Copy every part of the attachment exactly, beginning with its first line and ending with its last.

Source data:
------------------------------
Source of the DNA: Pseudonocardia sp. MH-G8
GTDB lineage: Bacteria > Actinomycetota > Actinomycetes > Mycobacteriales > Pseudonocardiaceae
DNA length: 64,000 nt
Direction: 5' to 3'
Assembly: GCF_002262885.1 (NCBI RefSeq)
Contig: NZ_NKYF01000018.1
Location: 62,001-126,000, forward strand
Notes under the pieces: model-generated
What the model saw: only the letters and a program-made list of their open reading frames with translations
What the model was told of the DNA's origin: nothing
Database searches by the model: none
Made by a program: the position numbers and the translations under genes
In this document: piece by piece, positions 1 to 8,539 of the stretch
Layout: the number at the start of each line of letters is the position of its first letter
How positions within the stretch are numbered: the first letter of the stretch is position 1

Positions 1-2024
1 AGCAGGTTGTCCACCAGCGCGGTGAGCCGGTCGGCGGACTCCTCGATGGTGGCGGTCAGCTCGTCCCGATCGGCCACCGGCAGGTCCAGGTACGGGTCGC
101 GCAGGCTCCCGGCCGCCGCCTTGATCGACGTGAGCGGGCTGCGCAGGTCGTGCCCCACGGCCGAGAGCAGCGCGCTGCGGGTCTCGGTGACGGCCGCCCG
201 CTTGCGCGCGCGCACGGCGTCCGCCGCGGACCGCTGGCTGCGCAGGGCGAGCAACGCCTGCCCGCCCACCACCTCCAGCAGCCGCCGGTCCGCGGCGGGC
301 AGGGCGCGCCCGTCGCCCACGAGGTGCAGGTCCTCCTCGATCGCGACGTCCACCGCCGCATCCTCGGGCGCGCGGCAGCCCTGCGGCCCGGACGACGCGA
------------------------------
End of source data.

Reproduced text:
Source of the DNA: Pseudonocardia sp. MH-G8
GTDB lineage: Bacteria > Actinomycetota > Actinomycetes > Mycobacteriales > Pseudonocardiaceae
DNA length: 64,000 nt
Direction: 5' to 3'
Assembly: GCF_002262885.1 (NCBI RefSeq)
Contig: NZ_NKYF01000018.1
Location: 62,001-126,000, forward strand
Notes under the pieces: model-generated
What the model saw: only the letters and a program-made list of their open reading frames with translations
What the model was told of the DNA's origin: nothing
Database searches by the model: none
Made by a program: the position numbers and the translations under genes
In this document: piece by piece, positions 1 to 8,539 of the stretch
Layout: the number at the start of each line of letters is the position of its first letter
How positions within the stretch are numbered: the first letter of the stretch is position 1

Positions 1-2024
1 AGCAGGTTGTCCACCAGCGCGGTGAGCCGGTCGGCGGACTCCTCGATGGTGGCGGTCAGCTCGTCCCGATCGGCCACCGGCAGGTCCAGGTACGGGTCGC
101 GCAGGCTCCCGGCCGCCGCCTTGATCGACGTGAGCGGGCTGCGCAGGTCGTGCCCCACGGCCGAGAGCAGCGCGCTGCGGGTCTCGGTGACGGCCGCCCG
201 CTTGCGCGCGCGCACGGCGTCCGCCGCGGACCGCTGGCTGCGCAGGGCGAGCAACGCCTGCCCGCCCACCACCTCCAGCAGCCGCCGGTCCGCGGCGGGC
301 AGGGCGCGCCCGTCGCCCACGAGGTGCAGGTCCTCCTCGATCGCGACGTCCACCGCCGCATCCTCGGGCGCGCGGCAGCCCTGCGGCCCGGACGACGCGA